Celebrating Freedom

Published April 02, 2004, issue of April 02, 2004.
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Passover, which begins next Monday night, is the holiday best-loved and most widely celebrated by American Jews, and with good reason. It combines family, food and a readily understandable message — freedom and human dignity — to create a universal appeal that no other holiday can match. Hanukkah may get more media attention, Rosh Hashana and Yom Kippur may be more fraught with theological weight, but Passover is the festival that brings the folks home.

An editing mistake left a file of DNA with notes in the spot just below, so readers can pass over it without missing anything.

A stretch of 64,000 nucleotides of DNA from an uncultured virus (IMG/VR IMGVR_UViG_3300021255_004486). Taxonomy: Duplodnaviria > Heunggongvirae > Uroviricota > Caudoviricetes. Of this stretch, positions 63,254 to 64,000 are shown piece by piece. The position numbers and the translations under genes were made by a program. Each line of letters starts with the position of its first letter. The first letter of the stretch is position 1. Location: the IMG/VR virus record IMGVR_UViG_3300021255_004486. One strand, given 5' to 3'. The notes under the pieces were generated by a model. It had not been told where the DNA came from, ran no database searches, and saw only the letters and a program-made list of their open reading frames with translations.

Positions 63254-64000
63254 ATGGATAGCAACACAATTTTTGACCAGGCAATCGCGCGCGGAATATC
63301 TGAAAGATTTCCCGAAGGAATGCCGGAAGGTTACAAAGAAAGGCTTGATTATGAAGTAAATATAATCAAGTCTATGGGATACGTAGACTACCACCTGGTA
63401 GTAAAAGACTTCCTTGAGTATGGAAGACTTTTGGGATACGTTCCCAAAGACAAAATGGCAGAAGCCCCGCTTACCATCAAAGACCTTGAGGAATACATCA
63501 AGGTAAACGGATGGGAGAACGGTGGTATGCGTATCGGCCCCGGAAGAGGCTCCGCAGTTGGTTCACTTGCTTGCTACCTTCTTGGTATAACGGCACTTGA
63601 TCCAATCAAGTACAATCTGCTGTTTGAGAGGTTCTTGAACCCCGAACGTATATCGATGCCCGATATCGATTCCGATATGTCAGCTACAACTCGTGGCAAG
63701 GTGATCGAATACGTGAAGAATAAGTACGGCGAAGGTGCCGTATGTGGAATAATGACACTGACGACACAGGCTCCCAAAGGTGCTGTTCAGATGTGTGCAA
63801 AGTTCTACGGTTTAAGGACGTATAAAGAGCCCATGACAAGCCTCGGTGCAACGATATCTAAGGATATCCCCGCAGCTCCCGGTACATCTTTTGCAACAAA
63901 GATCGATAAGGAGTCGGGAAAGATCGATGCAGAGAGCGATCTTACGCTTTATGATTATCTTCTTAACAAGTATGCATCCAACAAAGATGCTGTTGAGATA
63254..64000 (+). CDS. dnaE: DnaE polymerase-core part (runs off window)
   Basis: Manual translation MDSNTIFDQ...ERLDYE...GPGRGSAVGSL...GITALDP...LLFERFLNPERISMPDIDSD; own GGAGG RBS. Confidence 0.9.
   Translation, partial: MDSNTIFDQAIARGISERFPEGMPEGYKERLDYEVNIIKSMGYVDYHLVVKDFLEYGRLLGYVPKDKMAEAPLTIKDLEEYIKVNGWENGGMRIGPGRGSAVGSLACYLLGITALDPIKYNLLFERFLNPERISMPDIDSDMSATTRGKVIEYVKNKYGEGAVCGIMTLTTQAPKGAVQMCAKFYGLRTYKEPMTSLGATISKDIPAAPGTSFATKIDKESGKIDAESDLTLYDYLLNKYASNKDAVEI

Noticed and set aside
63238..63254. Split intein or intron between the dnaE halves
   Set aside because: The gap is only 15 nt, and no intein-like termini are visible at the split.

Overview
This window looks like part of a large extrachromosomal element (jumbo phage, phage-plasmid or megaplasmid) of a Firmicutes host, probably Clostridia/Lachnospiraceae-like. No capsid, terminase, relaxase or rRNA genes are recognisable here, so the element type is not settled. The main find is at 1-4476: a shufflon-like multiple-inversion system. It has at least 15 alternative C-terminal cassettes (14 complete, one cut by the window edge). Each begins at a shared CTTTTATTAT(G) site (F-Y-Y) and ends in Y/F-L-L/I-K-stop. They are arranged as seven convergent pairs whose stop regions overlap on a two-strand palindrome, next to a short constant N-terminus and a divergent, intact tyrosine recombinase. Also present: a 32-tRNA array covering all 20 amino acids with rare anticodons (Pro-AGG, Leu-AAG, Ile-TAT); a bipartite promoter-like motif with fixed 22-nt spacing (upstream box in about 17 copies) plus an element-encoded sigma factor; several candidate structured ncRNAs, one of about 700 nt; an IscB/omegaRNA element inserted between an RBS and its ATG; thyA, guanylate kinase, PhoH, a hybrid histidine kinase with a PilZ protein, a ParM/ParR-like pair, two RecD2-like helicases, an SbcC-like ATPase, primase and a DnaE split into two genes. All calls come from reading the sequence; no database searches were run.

In many families, the debates around the Seder table will be more fraught than usual this year. It’s a deeply divisive time. Old signposts are disappearing, and many of us are torn between values that seem to be in conflict: Human rights and dignity on the home front versus defending our freedom from enemies around the world. The economy versus the war. Bush versus Kerry. It’s a debate that leaves not just the nation but most families and even individuals torn in half.

It’s the wisdom of the Jewish tradition to institutionalize even these family feuds, turning them into an annual ritual where discussing the meaning of freedom, past, present and future, is combined with drink, song and fellowship. Family becomes community and the struggles of the past live again. If we’re lucky, we leave the table a bit wiser about tomorrow’s struggles and a bit closer to the ones we love.

We wish all our readers a joyous holiday season.






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